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Safeguarding Australia’s Genomic Future: The real problem of genetic discrimination
Dinner with Dr. Jane Tiller
August 3 @ 6:30 pm - 8:00 pm$85.00 – $95.00
Equitable access to DNA screening for preventable disease is the mission of DNA Screen, a world-first Monash University pilot screening program. However, several ethical, legal and social issues impede the implementation of DNA screening in Australia. One of those issues is the very real problem of genetic discrimination.
Dr. Jane Tiller is co-lead of the DNA Screen study and leads the Australian Genetics and Life Insurance Moratorium: Monitoring the Effectiveness and Response (A-GLIMMER) project.
Genetic discrimination in Australian life insurance is alive and well, legally protected by a special exemption under Australia’s national discrimination legislation. Fears of suffering discrimination and financial disadvantage deter people from having life-saving genetic testing or being involved in crucial genomic research. Dr Tiller’s research indicates that an industry self-regulated, partial moratorium introduced by the life insurance industry in 2019 has failed to address the issue of discrimination or the deterrent effect on Australian consumers.
There is no government oversight of life insurers’ use of genetic test results. The A-GLIMMER study assessed the impact and effectiveness of the moratorium from the perspective of stakeholders (consumers, healthcare providers, researchers and the financial services industry). It found that overwhelmingly, Australian stakeholders believe that the moratorium is inadequate to protect consumers from genetic discrimination, and that the Australian government should implement legislation on this issue.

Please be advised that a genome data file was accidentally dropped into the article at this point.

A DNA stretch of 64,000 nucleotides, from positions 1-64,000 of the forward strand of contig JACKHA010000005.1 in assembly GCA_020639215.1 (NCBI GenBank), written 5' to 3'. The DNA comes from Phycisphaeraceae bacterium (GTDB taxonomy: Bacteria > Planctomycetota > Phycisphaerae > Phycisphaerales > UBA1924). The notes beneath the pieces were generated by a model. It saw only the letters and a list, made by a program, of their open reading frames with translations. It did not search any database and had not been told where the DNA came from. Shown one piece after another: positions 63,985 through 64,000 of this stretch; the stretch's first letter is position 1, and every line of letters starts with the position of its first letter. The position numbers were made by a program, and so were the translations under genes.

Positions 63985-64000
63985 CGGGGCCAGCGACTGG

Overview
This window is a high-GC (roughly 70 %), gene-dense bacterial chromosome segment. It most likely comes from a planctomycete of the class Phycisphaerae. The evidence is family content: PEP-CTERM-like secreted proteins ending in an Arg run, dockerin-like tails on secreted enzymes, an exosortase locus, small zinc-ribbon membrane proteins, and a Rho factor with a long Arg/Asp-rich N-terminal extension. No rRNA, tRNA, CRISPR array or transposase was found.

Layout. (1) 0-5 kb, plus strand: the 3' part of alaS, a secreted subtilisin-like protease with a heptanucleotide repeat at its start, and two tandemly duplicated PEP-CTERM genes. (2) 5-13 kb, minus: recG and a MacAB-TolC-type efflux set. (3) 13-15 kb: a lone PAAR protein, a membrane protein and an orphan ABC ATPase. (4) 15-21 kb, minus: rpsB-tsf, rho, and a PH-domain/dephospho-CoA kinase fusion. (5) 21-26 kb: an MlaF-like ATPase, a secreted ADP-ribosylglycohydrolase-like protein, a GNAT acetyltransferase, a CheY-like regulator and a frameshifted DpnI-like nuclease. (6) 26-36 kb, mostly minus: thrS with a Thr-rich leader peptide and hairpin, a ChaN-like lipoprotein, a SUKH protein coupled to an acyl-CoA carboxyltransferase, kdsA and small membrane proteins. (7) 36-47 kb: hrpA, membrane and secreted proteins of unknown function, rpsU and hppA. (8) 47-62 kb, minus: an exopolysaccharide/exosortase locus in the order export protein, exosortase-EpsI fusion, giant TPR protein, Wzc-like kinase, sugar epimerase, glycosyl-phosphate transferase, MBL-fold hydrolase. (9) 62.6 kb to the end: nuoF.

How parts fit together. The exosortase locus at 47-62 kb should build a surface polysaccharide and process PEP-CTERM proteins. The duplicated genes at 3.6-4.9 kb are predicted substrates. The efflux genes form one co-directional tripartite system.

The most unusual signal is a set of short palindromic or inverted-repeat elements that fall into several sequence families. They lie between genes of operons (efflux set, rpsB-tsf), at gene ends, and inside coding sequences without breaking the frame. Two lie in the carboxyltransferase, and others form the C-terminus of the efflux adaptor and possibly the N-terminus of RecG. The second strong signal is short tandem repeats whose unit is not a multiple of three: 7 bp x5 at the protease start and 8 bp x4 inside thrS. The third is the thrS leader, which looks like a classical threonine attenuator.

The final stakeholder report of the project (due 30 June 2023) will make recommendations for legislative change to protect Australians from genetic discrimination.
Genetic technology is transforming health care. Precision medicine relies on genomic testing to personalise therapeutic treatments. Genomic research is also critical to understanding disease, improving diagnostic methods and guiding the selection of the most effective drugs for treatment.
To maximise its potential and ensure public trust in genomics, it seems clear more must be done to prevent genetic discrimination and ensure all Australians — particularly those most at risk from genetic conditions — can benefit from the genomics revolution.
Dr. Jane Tiller is a lawyer, genetic counsellor and public health researcher. She has a background in corporate law and a keen interest in the regulatory and ethical aspects of genomics. Jane is the Ethical, Legal and Social Adviser in Public Health Genomics at Monash University, and Senior Project Coordinator at Australian Genomics.
This will be a fascinating discussion for members, potential members and guests about cutting-edge medical research.
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